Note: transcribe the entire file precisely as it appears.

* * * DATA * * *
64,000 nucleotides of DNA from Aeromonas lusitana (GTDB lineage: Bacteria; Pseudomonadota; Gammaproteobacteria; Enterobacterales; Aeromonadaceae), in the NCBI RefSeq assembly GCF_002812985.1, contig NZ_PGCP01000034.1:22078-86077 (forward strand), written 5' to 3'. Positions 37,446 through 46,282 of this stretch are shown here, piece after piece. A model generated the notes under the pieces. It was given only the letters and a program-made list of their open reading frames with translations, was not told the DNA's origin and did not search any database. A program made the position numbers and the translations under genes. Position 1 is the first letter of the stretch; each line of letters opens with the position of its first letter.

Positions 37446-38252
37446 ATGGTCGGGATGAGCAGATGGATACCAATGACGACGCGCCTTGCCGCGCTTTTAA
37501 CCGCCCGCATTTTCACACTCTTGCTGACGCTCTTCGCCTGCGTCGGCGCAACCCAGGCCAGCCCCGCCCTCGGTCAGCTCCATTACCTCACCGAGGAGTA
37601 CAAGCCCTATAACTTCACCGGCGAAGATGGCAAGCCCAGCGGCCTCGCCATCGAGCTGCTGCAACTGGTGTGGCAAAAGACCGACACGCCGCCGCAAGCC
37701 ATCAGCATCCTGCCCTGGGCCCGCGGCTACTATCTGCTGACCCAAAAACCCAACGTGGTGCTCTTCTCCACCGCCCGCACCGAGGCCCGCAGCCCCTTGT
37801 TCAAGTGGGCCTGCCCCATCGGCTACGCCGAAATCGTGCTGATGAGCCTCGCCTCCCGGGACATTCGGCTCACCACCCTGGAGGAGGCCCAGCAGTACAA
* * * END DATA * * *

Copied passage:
64,000 nucleotides of DNA from Aeromonas lusitana (GTDB lineage: Bacteria; Pseudomonadota; Gammaproteobacteria; Enterobacterales; Aeromonadaceae), in the NCBI RefSeq assembly GCF_002812985.1, contig NZ_PGCP01000034.1:22078-86077 (forward strand), written 5' to 3'. Positions 37,446 through 46,282 of this stretch are shown here, piece after piece. A model generated the notes under the pieces. It was given only the letters and a program-made list of their open reading frames with translations, was not told the DNA's origin and did not search any database. A program made the position numbers and the translations under genes. Position 1 is the first letter of the stretch; each line of letters opens with the position of its first letter.

Positions 37446-38252
37446 ATGGTCGGGATGAGCAGATGGATACCAATGACGACGCGCCTTGCCGCGCTTTTAA
37501 CCGCCCGCATTTTCACACTCTTGCTGACGCTCTTCGCCTGCGTCGGCGCAACCCAGGCCAGCCCCGCCCTCGGTCAGCTCCATTACCTCACCGAGGAGTA
37601 CAAGCCCTATAACTTCACCGGCGAAGATGGCAAGCCCAGCGGCCTCGCCATCGAGCTGCTGCAACTGGTGTGGCAAAAGACCGACACGCCGCCGCAAGCC
37701 ATCAGCATCCTGCCCTGGGCCCGCGGCTACTATCTGCTGACCCAAAAACCCAACGTGGTGCTCTTCTCCACCGCCCGCACCGAGGCCCGCAGCCCCTTGT
37801 TCAAGTGGGCCTGCCCCATCGGCTACGCCGAAATCGTGCTGATGAGCCTCGCCTCCCGGGACATTCGGCTCACCACCCTGGAGGAGGCCCAGCAGTACAA